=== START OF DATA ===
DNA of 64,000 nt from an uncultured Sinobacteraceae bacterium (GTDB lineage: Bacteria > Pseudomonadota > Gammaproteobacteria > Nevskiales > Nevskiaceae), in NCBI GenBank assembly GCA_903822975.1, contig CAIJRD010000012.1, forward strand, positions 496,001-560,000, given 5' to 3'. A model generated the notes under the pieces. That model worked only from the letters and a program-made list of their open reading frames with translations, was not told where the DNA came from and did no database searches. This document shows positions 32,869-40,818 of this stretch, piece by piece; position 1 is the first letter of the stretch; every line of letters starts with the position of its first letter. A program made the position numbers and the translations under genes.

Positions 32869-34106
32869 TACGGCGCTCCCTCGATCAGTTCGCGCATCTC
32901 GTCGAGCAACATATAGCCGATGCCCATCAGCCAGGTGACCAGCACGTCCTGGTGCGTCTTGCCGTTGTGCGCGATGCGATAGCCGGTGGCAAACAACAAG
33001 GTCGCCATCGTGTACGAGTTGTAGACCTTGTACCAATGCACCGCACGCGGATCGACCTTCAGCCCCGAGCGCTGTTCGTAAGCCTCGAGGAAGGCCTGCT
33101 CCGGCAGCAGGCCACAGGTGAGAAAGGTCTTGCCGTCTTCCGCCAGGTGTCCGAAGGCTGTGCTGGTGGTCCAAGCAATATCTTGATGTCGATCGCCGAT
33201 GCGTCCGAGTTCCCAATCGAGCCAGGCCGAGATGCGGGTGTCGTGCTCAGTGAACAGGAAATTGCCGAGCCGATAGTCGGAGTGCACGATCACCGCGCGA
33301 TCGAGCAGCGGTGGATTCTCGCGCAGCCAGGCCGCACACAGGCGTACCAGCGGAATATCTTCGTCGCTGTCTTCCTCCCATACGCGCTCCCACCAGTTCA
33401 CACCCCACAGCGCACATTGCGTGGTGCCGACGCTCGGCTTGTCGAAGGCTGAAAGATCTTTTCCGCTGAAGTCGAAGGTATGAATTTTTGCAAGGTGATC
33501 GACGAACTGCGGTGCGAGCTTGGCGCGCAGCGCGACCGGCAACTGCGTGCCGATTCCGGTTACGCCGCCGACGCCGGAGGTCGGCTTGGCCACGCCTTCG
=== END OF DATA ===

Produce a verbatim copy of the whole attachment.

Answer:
DNA of 64,000 nt from an uncultured Sinobacteraceae bacterium (GTDB lineage: Bacteria > Pseudomonadota > Gammaproteobacteria > Nevskiales > Nevskiaceae), in NCBI GenBank assembly GCA_903822975.1, contig CAIJRD010000012.1, forward strand, positions 496,001-560,000, given 5' to 3'. A model generated the notes under the pieces. That model worked only from the letters and a program-made list of their open reading frames with translations, was not told where the DNA came from and did no database searches. This document shows positions 32,869-40,818 of this stretch, piece by piece; position 1 is the first letter of the stretch; every line of letters starts with the position of its first letter. A program made the position numbers and the translations under genes.

Positions 32869-34106
32869 TACGGCGCTCCCTCGATCAGTTCGCGCATCTC
32901 GTCGAGCAACATATAGCCGATGCCCATCAGCCAGGTGACCAGCACGTCCTGGTGCGTCTTGCCGTTGTGCGCGATGCGATAGCCGGTGGCAAACAACAAG
33001 GTCGCCATCGTGTACGAGTTGTAGACCTTGTACCAATGCACCGCACGCGGATCGACCTTCAGCCCCGAGCGCTGTTCGTAAGCCTCGAGGAAGGCCTGCT
33101 CCGGCAGCAGGCCACAGGTGAGAAAGGTCTTGCCGTCTTCCGCCAGGTGTCCGAAGGCTGTGCTGGTGGTCCAAGCAATATCTTGATGTCGATCGCCGAT
33201 GCGTCCGAGTTCCCAATCGAGCCAGGCCGAGATGCGGGTGTCGTGCTCAGTGAACAGGAAATTGCCGAGCCGATAGTCGGAGTGCACGATCACCGCGCGA
33301 TCGAGCAGCGGTGGATTCTCGCGCAGCCAGGCCGCACACAGGCGTACCAGCGGAATATCTTCGTCGCTGTCTTCCTCCCATACGCGCTCCCACCAGTTCA
33401 CACCCCACAGCGCACATTGCGTGGTGCCGACGCTCGGCTTGTCGAAGGCTGAAAGATCTTTTCCGCTGAAGTCGAAGGTATGAATTTTTGCAAGGTGATC
33501 GACGAACTGCGGTGCGAGCTTGGCGCGCAGCGCGACCGGCAACTGCGTGCCGATTCCGGTTACGCCGCCGACGCCGGAGGTCGGCTTGGCCACGCCTTCG